• If your friends and family are urging you to seek help

After I had my son, I went through postpartum depression. I have always had depression from an early age, but this depression was different, it was harsher. I thought my precious baby boy would be better off without me. I thought things like, he would not have to be embarrassed by his mom, that he could live a happy carefree life without me being in the way. I was so convinced he would be better off without me I started looking up insurance plans that covered suicide. I remember crying and feeling like all hope was lost. After calming down I realized I needed real help. I could not keep relying on well-written posts, friends, and family to keep dragging me out of depression, it was not working. I made an appointment with a local therapist and she prescribed me medication. I will admit, I do not take the medication because it made me feel worse, but I do talk to a professional when I need to. Never take yourself off medication, tell your doctor and see if there is an alternative or if they can help wean you off the medication prescribed if you decide it is not for you.

Therapy is not a dreadful thing, it can be scary at first, but there are people who go to school to help others overcome the darkness within their mind. The majority of therapists are kind souls wanting to help guide you in a positive direction. Granted, you might not have a good relationship with some therapist, but you can always find someone you are more compatible with. Opening to a stranger can be intimidating, but in time you will thank yourself. I know I am glad for seeking help when I did.

Never believe the world is better off without you. It’s not, nor will it ever be. There is someone who values you more than you know. There are many times where it feels like life keeps beating you down. However, you can take those experiences and help someone who might be feeling the same way you were. Dark days are rough, but when they pass you tend to appreciate the brighter days a little bit more.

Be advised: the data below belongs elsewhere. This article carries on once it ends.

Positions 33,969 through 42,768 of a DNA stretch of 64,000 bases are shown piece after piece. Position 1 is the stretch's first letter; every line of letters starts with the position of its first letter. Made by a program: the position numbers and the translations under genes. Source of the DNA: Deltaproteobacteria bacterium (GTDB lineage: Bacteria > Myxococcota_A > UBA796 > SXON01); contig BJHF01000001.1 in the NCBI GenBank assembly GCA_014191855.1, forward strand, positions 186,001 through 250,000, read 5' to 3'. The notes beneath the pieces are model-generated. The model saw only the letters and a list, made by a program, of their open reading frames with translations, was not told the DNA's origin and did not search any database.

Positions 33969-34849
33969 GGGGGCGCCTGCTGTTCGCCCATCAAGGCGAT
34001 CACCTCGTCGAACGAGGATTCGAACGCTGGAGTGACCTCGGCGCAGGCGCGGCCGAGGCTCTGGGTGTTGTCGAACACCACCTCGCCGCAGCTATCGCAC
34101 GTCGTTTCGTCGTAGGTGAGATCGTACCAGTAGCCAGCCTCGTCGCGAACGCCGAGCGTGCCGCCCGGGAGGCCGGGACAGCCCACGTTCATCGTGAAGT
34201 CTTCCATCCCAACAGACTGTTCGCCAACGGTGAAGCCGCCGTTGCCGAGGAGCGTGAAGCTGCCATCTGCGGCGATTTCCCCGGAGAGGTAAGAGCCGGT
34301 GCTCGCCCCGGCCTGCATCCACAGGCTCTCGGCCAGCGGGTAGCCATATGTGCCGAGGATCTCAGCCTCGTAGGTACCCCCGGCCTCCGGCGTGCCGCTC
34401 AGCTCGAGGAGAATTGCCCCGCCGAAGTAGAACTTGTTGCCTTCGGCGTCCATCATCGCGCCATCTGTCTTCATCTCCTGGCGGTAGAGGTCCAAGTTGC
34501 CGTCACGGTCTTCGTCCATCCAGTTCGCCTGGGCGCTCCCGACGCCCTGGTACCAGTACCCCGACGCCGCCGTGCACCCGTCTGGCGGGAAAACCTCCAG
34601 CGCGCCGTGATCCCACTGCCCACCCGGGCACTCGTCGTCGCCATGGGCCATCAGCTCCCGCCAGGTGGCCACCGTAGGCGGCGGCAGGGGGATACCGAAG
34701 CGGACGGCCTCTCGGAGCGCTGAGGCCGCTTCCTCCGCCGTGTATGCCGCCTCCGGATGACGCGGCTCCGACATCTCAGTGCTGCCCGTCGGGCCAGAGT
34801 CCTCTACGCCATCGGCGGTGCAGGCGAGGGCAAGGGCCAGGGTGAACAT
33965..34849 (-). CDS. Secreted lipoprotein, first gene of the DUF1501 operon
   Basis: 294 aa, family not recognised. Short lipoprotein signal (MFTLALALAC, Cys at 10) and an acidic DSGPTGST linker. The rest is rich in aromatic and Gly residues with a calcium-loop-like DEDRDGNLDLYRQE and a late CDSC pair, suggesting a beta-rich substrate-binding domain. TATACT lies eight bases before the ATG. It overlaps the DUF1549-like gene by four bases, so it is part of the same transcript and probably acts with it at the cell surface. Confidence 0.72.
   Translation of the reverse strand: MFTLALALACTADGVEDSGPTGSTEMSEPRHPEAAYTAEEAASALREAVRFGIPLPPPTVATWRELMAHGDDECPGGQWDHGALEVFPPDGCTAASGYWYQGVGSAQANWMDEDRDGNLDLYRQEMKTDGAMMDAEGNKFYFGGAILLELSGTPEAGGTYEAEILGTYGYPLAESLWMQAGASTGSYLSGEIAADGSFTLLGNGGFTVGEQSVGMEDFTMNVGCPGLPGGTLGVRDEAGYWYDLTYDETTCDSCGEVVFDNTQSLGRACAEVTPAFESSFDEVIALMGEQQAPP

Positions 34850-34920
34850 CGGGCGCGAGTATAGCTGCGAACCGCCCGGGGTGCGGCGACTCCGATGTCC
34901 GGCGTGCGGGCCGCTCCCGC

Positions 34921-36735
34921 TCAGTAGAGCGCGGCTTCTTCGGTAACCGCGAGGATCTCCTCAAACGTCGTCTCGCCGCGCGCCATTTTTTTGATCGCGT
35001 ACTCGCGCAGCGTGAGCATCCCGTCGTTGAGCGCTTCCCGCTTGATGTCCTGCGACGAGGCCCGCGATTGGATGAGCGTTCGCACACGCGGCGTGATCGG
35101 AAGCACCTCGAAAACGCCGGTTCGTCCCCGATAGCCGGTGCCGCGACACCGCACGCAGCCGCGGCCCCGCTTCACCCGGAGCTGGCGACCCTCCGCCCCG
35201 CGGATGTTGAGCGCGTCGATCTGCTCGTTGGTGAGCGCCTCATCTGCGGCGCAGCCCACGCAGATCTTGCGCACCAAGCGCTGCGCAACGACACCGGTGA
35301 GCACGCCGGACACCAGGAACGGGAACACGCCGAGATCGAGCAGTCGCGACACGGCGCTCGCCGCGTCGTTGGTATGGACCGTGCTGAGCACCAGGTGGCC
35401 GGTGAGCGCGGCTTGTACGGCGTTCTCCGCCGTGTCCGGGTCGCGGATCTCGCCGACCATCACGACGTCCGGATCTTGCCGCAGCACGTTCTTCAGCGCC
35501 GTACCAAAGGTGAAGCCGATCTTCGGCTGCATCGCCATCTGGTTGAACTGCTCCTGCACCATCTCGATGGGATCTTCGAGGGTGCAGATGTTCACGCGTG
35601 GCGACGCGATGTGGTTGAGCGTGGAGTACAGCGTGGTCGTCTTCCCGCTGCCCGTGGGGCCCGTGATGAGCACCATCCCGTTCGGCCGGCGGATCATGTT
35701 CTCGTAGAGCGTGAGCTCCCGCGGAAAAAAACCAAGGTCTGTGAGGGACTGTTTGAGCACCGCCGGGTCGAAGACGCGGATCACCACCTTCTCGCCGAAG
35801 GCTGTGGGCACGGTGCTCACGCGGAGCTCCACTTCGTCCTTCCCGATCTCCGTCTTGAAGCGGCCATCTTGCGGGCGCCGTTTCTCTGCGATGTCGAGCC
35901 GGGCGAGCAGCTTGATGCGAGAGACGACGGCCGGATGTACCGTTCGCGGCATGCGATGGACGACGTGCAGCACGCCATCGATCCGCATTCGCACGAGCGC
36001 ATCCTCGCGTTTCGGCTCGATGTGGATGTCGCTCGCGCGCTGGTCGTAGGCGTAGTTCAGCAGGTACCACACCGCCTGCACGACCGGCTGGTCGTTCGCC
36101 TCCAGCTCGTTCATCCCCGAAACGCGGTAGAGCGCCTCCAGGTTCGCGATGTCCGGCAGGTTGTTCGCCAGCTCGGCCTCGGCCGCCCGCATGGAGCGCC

Overcoming Suicide from a Loved One

Death of a loved one is never an easy subject, especially when suicide is involved. There are so many questions left open like why? Was there anything I could have done? Is this my fault? Etc… Sadly, there is nothing you could have done at that moment. It is not your fault unless you were telling them to kill themselves, which would be considered murder, but I highly doubt you, reading this, would do that. Suicide is a very hard concept to understand if you have never experienced the feeling of not wanting to continue life. It can happen to anyone. A celebrity, the rich, poor, children, the elderly, etc. It is a disease within the mind that makes you feel worthless and that life is pointless. You feel like you want to escape, so you believe there is only one way out and that is to take your own life. It is a horrible feeling.